Sonic Youth - Teenage Riot
Talking Heads - Psycho Killer
The Replacements - Alex Chilton
Check out the setlist here.
Tuesday, July 15, 2008
Sir Thomas and the Breakers, of course, did not disappoint. Do they ever? I've seen Tom a handful of times, and I have certainly never been disappointed...well, at least with the show. Ticket pricing, the crowd, and the length of show are a different story.
I'll start with the ticket pricing. Tom Petty is fairly priced. Actually, I would be inclined to pay a little more than the $29.50 that I paid for my ticket. Hell, I'd go as far as $35, maybe even $40. But, when good ol' Ticketmaster gets involved, and rears it's head, a $30 tickets balloons into the small festival price of $52 and change...for one ticket. Ridiculous if you ask me. The fees amounted to over 75% of the face value of the ticket...I figure I should get 75% more show, or at least a beer or two included in the cost. Not the case. Instead I got:
- a(n) (in)convenience fee for me bending over so easily
- a facility charge for the location of the financial molestation and moral degradation of me (and 30,000 others at the sold out TP show)
- a TicketFast fee, which, luckily, the act and breach of my character and standards of paying an exorbitant amount was all over in just about the relatively short amount of time;(it sure was FAST!)
- a processing fee for my realization of what had just happened, and the guilt and shame that I will forever live with here on out.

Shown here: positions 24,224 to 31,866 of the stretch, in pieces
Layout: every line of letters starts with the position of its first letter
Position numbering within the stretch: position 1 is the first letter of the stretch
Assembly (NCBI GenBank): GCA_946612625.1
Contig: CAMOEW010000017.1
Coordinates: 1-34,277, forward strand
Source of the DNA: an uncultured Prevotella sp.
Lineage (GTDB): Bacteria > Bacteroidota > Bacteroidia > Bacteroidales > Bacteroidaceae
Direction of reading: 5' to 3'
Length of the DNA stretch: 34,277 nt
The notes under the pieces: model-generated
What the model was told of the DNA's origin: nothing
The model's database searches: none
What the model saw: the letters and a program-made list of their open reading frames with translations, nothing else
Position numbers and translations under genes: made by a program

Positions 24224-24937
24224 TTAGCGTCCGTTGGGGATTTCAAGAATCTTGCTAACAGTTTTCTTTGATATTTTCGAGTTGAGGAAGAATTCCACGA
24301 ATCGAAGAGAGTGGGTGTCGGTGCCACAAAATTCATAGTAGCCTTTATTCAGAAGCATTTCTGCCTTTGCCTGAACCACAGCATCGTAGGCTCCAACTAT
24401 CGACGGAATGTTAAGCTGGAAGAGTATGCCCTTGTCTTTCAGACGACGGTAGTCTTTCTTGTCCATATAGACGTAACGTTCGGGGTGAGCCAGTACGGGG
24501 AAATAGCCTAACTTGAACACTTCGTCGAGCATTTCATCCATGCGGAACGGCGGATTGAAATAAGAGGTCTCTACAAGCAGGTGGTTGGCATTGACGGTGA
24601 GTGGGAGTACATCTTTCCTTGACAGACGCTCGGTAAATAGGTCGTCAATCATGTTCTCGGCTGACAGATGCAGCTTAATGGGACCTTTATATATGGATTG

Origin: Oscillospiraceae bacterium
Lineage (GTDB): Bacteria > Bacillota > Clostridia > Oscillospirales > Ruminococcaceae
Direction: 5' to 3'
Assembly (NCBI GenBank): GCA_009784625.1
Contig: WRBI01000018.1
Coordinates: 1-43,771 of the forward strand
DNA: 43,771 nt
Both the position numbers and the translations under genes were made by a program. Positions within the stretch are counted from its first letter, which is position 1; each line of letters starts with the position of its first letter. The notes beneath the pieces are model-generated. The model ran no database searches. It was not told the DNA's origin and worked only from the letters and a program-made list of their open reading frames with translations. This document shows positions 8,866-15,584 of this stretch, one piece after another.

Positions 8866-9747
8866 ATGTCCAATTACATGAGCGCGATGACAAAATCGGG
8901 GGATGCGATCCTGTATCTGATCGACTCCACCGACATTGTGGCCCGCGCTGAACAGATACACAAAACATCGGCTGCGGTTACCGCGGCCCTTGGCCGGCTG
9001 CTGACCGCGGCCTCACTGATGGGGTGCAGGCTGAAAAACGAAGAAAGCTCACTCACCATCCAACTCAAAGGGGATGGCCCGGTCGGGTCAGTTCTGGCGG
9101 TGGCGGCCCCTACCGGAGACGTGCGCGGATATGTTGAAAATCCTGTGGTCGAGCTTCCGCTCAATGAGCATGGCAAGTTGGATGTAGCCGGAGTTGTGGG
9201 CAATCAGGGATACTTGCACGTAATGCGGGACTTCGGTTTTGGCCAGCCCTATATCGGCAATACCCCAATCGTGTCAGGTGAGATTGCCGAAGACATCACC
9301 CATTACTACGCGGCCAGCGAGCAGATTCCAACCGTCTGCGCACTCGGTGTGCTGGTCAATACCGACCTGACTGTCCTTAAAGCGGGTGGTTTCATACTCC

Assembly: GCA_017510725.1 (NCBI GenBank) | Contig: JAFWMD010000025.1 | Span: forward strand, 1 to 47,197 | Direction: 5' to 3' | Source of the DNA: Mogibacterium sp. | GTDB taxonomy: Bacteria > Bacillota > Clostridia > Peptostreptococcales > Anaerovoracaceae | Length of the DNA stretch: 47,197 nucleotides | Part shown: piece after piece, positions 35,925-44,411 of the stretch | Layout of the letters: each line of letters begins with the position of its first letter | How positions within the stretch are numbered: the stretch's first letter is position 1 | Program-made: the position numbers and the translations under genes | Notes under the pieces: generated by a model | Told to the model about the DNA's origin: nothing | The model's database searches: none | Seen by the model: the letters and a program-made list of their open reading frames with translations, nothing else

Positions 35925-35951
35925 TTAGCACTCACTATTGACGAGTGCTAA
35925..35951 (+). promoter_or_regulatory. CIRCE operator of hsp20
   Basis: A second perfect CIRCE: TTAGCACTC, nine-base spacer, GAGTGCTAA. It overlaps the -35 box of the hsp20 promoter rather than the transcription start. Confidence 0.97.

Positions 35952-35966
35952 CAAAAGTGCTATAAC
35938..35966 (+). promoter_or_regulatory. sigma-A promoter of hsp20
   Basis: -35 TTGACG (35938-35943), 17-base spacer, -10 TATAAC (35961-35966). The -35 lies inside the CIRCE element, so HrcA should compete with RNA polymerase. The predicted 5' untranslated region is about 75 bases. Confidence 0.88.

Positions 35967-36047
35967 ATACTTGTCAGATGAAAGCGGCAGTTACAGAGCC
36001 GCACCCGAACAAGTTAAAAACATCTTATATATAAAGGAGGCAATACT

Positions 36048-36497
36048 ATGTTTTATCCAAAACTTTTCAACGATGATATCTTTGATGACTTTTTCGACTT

I never thought that I would agree with Eddie Vedder so much...
I have always loved crowds. I like the feeling, the atmosphere, the electricity and the feeling of brotherhood and community that they exude. I went to Bonnaroo and loved it for God's sake. However, as I get older, and (un)fortunately more and more sober at shows (as I am learning that I actually like to remember them now), the crowd seems to get in my way at big shows. I love clubs,small venues and theatres. I like Bonnaroo, but that is a different scenario. For some reason, I felt like the old guy at the club that keeps getting ran over and made fun of for being a "square" when he was trying to enjoy himself out in the crowd. So then I would move over and feel like the nerd on the wall at the dance. I guess I was just the most sober person there, and with the drive back to our friend's afterwards, someone had to be. It felt like a big frat party with all the kids falling all over themselves, and more importantly me. It's no fun, unless it's me doing the falling, dammit.